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UN releases stamp on Mahatma Gandhi
Published on 4 Oct. 2009 1:24 AM IST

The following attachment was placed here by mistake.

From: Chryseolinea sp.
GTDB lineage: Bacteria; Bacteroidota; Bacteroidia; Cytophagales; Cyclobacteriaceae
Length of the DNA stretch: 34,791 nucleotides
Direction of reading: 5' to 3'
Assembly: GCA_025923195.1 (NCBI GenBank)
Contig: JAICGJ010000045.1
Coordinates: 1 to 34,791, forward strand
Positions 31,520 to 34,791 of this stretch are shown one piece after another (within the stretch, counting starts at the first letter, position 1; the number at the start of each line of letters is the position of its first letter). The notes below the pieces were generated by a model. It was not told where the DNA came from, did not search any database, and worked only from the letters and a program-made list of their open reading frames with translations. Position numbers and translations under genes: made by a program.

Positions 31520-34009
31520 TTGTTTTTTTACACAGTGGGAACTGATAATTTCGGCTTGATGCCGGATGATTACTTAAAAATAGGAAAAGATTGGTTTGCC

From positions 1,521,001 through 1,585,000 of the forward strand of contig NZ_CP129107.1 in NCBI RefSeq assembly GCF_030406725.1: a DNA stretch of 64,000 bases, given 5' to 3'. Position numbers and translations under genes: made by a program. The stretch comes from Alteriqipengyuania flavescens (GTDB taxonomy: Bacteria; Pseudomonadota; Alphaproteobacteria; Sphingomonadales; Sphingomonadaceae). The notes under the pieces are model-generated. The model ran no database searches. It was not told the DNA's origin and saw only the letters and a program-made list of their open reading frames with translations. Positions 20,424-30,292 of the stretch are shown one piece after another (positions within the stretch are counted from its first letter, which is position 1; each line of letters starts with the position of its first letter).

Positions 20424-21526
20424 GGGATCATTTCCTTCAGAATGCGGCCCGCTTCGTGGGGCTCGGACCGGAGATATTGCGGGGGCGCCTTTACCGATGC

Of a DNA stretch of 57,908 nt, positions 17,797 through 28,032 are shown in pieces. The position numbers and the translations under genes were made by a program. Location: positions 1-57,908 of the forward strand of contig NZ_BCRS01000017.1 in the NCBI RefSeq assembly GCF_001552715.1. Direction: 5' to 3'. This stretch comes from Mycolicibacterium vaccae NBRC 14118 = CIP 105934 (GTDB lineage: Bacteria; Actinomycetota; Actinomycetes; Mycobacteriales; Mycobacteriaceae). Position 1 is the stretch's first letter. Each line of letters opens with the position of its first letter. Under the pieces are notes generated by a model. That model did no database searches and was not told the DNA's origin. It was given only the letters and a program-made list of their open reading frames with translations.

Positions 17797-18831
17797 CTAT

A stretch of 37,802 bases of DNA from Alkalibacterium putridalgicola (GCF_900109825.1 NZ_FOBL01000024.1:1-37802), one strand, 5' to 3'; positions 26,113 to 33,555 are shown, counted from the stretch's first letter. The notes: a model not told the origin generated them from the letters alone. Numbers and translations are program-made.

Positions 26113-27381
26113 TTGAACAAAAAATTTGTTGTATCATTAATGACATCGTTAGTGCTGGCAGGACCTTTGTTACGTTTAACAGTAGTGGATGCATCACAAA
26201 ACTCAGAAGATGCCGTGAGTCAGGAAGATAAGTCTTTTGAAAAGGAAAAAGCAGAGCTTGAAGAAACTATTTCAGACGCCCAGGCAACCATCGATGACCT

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Marking the International Day of Non-Violence, the United Nations has released a stamp of Mahatma Gandhi on the occasion of his 140th birth anniversary. According to a Zee news report, United Nations Postal Administration, the world body's postal agency, released the one-dollar stamp designed by a world famous Miami-based artist Ferdie Pacheco, with the Father of the Nation in red, blue and gold. Also the envelopes marked with the stamp and the United Nations' seal were on sale. Several UN envoys, present at a function organised by the Indian Mission to celebrate his 140the birth anniversary, reiterated the influence of Mahatma Gandhi's life. "In many ways, Mahatma Gandhi pre-visioned the UN. Much of the work that we do in the area of human rights owes its genesis in the struggle against racial discrimination, which he focused on," Hardeep Singh Puri, India's Ambassador to the UN, said. President of the General Assembly Ali Treki stressed upon Gandhi's commitment to communal harmony between Muslims and non-Muslims. Paying tribute to Gandhi, US envoy to the UN Susan Rice said, "Gandhi had influenced millions of Americans. Gandhi believed that physical force could be turned aside by moral forces." Both, Ambassador Puri and Rice spoke of the historic trip that civil rights leader, Martin Luther King Jr, made to India in 1959 to see the country of the Mahatma. On his return Dr King wrote, "It was wonderful to be in Gandhi's land." This year, on the 50th anniversary of the journey, the US sponsored the visit of Martin Luther King III to retrace the steps of his father and mother. Quoting King that "The ultimate measure of a man is not where he stands in moments of comfort and convenience but where he stands in times of challenge and controversy," Rice spoke about Gandhi's influence on US history. "That is true of people but it is also true of nations." All over New York City, small and big events were organised to mark the birthday of the Father of the Nation. In the morning, New Yorkers gathered to sing Gandhi's favourite songs and paid floral tribute at his statue at Union Square in Manhattan. "Gandhi has to be celebrated all over the world because his message echoes around the globe," Prabhu Dayal, the Consul General of India in New York said.

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